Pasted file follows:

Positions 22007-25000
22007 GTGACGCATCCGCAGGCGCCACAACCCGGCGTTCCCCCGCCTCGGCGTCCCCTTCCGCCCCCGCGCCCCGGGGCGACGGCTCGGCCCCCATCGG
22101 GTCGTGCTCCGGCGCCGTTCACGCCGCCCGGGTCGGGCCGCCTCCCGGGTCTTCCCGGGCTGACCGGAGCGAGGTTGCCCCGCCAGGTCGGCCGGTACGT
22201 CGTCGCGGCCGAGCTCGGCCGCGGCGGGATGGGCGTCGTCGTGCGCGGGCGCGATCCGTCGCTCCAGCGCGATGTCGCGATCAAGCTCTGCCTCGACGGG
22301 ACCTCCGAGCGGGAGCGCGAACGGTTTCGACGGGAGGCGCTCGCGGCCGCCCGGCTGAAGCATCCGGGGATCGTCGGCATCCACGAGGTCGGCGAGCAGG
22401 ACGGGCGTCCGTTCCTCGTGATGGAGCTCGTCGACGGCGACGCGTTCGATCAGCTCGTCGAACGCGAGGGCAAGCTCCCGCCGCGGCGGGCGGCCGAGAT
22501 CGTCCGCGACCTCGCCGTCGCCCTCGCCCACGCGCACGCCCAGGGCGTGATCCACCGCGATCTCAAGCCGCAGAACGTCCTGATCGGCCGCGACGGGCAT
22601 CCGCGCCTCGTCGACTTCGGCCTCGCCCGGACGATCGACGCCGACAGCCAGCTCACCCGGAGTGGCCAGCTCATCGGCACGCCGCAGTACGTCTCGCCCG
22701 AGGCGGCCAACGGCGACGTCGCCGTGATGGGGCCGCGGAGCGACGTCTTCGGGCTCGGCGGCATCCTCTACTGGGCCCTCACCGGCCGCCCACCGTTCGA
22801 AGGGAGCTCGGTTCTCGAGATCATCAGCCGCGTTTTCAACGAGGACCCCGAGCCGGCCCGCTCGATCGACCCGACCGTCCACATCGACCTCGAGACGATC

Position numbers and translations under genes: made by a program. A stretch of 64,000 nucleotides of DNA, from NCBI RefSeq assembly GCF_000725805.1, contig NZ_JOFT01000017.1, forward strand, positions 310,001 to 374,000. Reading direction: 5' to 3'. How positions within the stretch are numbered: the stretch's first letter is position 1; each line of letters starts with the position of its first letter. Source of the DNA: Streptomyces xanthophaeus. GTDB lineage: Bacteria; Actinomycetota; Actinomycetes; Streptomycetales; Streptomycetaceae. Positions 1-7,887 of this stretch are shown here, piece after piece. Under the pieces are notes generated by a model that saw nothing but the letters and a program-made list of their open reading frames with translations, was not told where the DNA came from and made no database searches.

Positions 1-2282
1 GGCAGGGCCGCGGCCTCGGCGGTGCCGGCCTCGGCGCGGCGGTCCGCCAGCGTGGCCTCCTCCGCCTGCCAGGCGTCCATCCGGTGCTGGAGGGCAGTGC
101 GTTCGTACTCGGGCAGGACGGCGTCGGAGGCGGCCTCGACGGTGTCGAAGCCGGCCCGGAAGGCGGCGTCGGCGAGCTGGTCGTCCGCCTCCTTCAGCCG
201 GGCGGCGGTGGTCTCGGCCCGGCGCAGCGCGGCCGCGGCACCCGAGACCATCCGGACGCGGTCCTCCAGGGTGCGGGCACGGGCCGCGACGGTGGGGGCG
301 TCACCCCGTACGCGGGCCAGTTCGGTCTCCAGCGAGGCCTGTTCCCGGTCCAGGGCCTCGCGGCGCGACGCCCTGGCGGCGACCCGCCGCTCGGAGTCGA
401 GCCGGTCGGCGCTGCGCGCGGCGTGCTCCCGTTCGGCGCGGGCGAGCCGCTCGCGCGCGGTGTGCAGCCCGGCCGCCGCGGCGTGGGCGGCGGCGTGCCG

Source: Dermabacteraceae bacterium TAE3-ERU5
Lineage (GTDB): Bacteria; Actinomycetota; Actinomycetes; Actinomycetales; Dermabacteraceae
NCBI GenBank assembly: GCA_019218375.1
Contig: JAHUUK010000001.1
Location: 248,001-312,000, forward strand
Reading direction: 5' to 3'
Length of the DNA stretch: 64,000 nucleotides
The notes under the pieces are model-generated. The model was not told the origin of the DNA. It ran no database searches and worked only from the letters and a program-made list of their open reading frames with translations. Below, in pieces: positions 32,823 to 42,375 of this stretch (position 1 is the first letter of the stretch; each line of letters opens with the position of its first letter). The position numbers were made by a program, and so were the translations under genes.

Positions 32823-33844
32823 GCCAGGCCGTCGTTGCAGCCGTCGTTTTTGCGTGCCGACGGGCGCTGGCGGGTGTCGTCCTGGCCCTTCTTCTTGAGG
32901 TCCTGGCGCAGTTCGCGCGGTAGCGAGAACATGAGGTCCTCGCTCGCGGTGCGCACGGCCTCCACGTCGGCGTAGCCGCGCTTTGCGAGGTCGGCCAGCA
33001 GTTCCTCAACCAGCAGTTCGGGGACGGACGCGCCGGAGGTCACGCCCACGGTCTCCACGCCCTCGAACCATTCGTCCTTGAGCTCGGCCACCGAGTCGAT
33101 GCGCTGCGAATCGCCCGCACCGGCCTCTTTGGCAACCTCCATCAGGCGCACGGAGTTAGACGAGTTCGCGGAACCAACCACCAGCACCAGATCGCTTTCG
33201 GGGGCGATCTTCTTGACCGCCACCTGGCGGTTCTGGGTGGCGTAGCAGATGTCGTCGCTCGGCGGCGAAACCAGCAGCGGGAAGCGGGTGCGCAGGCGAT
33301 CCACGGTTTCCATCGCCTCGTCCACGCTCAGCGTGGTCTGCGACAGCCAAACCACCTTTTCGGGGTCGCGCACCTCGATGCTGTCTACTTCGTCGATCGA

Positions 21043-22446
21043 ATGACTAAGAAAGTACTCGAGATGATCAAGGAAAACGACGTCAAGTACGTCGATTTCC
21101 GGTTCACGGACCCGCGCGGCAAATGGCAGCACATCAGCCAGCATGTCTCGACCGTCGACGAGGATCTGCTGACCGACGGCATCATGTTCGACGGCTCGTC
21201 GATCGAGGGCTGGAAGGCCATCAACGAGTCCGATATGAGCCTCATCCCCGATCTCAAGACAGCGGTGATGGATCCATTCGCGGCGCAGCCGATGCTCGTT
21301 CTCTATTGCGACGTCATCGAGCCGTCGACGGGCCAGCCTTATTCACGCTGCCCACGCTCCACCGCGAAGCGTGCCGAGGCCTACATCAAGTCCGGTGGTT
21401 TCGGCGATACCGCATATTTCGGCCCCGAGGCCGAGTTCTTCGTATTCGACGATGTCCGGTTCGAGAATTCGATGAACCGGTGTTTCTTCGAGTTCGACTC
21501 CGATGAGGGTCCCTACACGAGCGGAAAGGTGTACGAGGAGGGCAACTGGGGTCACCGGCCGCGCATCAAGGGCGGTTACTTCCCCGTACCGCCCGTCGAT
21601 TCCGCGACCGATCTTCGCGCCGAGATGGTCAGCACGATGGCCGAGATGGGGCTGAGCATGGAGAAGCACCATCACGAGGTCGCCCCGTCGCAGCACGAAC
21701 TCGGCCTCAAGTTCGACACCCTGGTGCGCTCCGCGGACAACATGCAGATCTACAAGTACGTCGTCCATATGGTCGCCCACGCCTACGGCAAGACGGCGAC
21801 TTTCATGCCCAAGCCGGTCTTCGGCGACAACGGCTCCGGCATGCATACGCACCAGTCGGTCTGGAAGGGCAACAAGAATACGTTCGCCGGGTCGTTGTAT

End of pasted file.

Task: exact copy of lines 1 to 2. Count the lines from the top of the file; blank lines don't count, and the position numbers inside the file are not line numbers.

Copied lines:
Positions 22007-25000
22007 GTGACGCATCCGCAGGCGCCACAACCCGGCGTTCCCCCGCCTCGGCGTCCCCTTCCGCCCCCGCGCCCCGGGGCGACGGCTCGGCCCCCATCGG